Meet D3.js, the popular data visualization library, and learn how to use it within your Ember application.


In this series we're going to be adding some interactive data visualizations to an existing Ember app using D3.js.

If you've never heard of D3 before, it's a powerful library that lets you create data visualizations using technology based on web standards — so JavaScript, HTML and CSS. D3 is a set of low-level tools and doesn't come with anything like a bar chart or pie chart out of the box.

In this series we'll code an animated bar chart visualization from scratch. We'll start with a simple chart; learn how to work with scales and color in D3; see how to make Ember addons play nicely alongside our D3 visualizations; apply the data down actions up (DDAU) pattern to our bar chart component, so that it can affect data elsewhere in our application; and learn how to add animated transitions to the state changes of our visualization.

In these videos we will cover some D3 basics, but the focus will be on integrating our D3 code with Ember. If you just need to add a simple chart to your app as fast as possible, you might be better off using an existing charting library. There's lots of good addons that exist and provide really nice integrations with Ember, and there's even an entire Charts section over on Ember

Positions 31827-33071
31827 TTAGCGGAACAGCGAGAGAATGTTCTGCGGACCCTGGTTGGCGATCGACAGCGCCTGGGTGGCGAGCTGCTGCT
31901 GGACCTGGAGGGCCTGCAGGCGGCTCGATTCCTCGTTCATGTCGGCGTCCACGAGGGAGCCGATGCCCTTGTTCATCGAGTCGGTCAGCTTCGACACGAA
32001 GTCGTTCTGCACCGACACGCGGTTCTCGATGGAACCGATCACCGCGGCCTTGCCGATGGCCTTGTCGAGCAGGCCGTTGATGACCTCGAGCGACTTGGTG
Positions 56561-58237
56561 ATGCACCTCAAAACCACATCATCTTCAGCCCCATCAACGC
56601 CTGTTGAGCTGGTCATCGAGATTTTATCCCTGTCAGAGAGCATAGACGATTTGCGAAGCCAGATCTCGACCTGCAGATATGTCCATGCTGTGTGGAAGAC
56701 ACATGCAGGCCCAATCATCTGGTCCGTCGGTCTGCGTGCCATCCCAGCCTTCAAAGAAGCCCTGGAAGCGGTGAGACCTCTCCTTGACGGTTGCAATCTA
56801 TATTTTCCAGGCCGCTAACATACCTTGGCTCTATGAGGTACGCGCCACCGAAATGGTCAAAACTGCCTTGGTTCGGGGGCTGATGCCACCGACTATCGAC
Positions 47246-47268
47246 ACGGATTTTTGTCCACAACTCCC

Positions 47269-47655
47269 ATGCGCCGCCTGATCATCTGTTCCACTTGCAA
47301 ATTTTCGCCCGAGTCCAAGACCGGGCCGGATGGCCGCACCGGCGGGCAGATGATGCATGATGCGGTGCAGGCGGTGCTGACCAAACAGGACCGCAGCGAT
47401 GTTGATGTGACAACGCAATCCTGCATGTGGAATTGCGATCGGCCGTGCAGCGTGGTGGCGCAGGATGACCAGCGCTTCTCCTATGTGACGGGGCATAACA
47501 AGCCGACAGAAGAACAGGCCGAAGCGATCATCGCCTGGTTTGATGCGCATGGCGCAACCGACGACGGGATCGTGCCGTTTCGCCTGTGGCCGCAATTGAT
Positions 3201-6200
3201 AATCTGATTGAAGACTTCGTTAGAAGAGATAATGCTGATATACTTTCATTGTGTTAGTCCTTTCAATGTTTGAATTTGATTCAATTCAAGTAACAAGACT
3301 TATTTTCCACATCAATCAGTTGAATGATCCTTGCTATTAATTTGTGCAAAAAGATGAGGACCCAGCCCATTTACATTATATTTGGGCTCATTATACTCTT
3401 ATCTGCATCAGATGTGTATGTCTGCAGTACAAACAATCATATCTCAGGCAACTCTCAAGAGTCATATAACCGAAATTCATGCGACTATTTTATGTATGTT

Now, I have a good amount of experience using both charting libraries and hand-written D3 code, and while your specific needs should impact your decision, I've personally always run into limitations when trying to use existing charting libraries. There's always some configuration option that's not exposed or some feature that doesn't exist; and when you run into those walls you end up hacking in a solution to meet your application's needs.

The great thing about writing raw D3 code is its flexibility - you can basically make it do whatever you want. And I find that since applications tend to have pretty specific needs regarding their data visualizations, never running into those walls turns out to be a pretty big benefit.

The more important visualizations are to your application and the longer you expect them to exist and grow within your codebase, the more it makes sense to invest in writing your own D3 code, and making it a first-class citizen within your application.

So, if you're ready to learn some D3 and code some visualizations in an Ember app, let's get started!


Send us a tweet:

Or ask us in Inside EmberMap, our private Slack workspace for subscribers.